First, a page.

One of the bigger deadlines in the offseason calendar arrives this Tuesday when teams need to decide whether or not they will tender a contract to arbitration eligible players. Courtesy of MLB Trade Rumors, we can refresh our memories as to who the Phillies need to make decisions on and their estimated salary for 2020.
Cesar Hernandez – $11.8MM
J.T. Realmuto – $10.3MM
Blake Parker – $4.7MM
Jose Alvarez – $3.0MM
Maikel Franco – $6.7MM
Vince Velasquez – $3.9MM
Hector Neris – $4.7MM
Jerad Eickhoff – $1.5MM
Mike Morin – $1.2MM
Adam Morgan – $1.6MM
Phil Gosselin – $700K
Edubray Ramos – $800K
Zach Eflin – $3.0MM
Jose Pirela – $900K
Andrew Knapp – $800K
Several of these decisions have already been made. Gosselin, Eickhoff, Morin, Parker and Ramos have already been outrighted off of the roster and are currently free agents. Breaking out the abacus, that means the team has already saved roughly $8.9 million by not even going through the arbitration process with these guys. That also leaves 10 players left on which the team needs to think about whether they will give them a contract for 2020. Let’s make some predictions about who will and won’t stay for the following season.
The easiest one
J.T. Realmuto - I mean, is this even a question? If they haven’t signed him to an extension by the time it comes to exchanging numbers, they’ll almost certainly settle at a palatable number for both player and team. Odds of getting a contract: he’s getting paid
The easy ones
Zach Eflin - He had a nice season once he stopped listening to Chris Young. At $3 million estimated, that’s a pretty nice number for a guy who could be a solid #4-5 starter and deliver 160-180 league average innings. Odds: 10/11
Jose Alvarez - We spoke about him before. Outside of a rough patch, he was quite good out of the bullpen in 2019 and should be the team’s top left handed reliever. Odds: 3/2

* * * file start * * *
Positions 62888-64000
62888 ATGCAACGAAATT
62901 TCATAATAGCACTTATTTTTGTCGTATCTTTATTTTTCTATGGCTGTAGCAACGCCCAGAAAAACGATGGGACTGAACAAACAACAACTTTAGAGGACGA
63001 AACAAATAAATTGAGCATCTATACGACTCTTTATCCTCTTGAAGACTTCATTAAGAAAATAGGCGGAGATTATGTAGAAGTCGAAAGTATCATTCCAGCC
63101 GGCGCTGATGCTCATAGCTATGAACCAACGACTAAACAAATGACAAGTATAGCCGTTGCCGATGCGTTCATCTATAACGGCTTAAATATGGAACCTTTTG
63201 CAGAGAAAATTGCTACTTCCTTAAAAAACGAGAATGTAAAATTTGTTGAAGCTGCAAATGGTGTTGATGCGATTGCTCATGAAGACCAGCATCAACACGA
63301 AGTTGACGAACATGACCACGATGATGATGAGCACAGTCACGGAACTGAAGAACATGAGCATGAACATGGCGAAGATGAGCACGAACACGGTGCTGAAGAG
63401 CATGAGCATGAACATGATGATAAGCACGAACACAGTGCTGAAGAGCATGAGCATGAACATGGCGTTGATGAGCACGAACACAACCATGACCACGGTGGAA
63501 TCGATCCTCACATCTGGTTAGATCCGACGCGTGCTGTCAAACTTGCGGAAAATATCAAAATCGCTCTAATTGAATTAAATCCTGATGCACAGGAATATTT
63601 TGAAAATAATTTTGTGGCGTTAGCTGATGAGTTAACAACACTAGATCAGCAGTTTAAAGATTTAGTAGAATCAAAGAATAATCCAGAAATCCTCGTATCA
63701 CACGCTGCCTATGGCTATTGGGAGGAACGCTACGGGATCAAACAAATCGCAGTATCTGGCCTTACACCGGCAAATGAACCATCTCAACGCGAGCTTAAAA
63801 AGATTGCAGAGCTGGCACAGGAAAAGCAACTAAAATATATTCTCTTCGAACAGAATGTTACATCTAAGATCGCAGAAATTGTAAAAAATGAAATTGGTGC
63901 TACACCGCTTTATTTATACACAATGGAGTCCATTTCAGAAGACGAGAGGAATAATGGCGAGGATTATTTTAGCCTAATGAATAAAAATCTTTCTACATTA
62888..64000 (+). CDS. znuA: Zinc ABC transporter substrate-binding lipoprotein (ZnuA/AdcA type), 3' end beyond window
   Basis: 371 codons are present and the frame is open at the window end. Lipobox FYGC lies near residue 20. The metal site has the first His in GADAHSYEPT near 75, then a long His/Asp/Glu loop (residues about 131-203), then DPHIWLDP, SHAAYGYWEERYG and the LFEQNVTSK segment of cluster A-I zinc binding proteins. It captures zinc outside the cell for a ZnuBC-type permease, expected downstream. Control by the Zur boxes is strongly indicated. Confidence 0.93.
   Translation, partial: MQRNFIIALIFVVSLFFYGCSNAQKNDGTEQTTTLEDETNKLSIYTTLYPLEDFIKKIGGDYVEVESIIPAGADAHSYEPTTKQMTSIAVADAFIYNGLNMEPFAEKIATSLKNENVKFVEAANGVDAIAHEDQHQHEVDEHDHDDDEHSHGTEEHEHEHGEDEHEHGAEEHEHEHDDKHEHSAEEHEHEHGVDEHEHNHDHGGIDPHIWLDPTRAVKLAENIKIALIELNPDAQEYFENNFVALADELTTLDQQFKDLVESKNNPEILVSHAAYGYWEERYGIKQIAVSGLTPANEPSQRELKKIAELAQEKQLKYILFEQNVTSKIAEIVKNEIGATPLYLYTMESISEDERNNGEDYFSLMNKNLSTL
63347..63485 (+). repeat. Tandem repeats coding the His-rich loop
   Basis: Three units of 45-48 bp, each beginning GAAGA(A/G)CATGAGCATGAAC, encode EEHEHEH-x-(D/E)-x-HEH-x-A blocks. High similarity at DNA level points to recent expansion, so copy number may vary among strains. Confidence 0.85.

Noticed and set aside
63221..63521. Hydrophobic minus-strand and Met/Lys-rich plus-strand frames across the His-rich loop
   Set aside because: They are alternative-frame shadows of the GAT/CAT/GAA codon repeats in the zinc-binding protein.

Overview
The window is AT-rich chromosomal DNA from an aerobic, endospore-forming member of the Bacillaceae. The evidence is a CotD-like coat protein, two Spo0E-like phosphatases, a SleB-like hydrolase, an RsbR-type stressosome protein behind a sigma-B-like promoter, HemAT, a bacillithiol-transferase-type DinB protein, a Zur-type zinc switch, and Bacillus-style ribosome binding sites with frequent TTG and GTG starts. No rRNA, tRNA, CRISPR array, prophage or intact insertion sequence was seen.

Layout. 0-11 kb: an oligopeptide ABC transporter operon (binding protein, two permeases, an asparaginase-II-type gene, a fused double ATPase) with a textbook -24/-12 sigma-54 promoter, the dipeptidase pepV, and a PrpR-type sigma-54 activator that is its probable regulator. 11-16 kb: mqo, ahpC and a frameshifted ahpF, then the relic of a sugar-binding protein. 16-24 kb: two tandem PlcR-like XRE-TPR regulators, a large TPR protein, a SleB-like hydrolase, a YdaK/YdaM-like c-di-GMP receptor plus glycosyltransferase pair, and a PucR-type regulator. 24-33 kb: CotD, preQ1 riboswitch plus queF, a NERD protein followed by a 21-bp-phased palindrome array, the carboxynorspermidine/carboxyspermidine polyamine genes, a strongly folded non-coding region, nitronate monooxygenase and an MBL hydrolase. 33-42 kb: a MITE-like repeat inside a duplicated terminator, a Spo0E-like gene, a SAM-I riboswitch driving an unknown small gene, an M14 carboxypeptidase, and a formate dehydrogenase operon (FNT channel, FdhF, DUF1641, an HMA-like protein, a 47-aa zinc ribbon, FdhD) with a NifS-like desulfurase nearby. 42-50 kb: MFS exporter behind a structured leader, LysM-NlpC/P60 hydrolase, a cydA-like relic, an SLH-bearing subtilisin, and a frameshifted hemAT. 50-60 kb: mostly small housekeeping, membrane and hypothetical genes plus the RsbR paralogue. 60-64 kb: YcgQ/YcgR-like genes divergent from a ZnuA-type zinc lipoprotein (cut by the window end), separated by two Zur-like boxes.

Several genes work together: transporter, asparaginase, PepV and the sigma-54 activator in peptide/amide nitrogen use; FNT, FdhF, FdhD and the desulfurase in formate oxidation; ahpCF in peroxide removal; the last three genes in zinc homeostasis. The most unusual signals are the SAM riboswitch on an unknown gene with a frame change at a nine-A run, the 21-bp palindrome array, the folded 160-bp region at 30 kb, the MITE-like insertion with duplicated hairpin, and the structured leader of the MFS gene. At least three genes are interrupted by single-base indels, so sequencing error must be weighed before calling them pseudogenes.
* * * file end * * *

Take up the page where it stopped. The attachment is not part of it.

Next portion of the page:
Hector Neris - He’s coming back. Odds: 7/10
Jose Pirela - He’s already gone to Japan. Somewhere in San Francisco, Gabe Kapler sheds a tear. Odds: bye-bye!
Vince Velasquez - His case might seem like a slam-dunk, but I don’t know. He’s the most frustrating player on the team because he continually gets our hopes up only to throw ~130 pitches in 4 innings every start. If they are looking for improvement in the rotation and Velasquez insists he does not want to go to the bullpen, is it worth keeping him around at his estimated number? I just don’t know. I’m skeptical he’s gonna be nontendered, though. Odds: 2/1
Andrew Knapp - As I discussed in his player review, Knapp will be an interesting case. There is an argument to be made for bringing him back (familiarity with staff, improved defense) just as there are to not bring him back (lack of offense). He’s not going to be expensive and the team might have to use every dollar they can to secure the pitching needed for contention. Odds: 3/1
The big questions
Maikel Franco - When I wrote about Franco’s 2019 season, I tried to give off the vibe that he’s gone. It still remains the same, but the argument can still be made that the team might hold on to him to keep the seat warm for when Alec Bohm is ready. Looking at that projection, it just feels like an awfully large commitment to make to a player the would release eventually. It just feels like it’s time to move on, the healthiest thing for both player and teams. Odds: 15/1
Cesar Hernandez - And now: the $11.8 million question. What is the team going to do with Cesar Hernandez? This decision feels like the one that will tell us how the team approaches their offseason shopping. Should they retain his services, that frees up Scott Kingery to either play third base full time or stay as a utility player, playing all around the diamond. The team could then allocate resources into the pitching staff with reckless abandon, knowing they have spots covered in the infield. Sure they might grab someone like Didi Gregorius, someone they have already been attached to, but keeping Hernandez takes them out of the deep end of the third base pool.
Letting Hernandez go would seem to signify that they plan on making Kingery or Jean Segura the full time second baseman. This would mean more money could be spent on pitching upgrades and/or offensive upgrades for third base or shortstop. Saving Hernandez’s ~$12 million would go a long way to making sure the funds were there to help with these upgrades. It’s a major decision for a team that has valued Hernandez quite high in the recent past. Odds: 5/2
These are just guesses and I’ll probably end up very wrong. Let’s discuss it in the comments.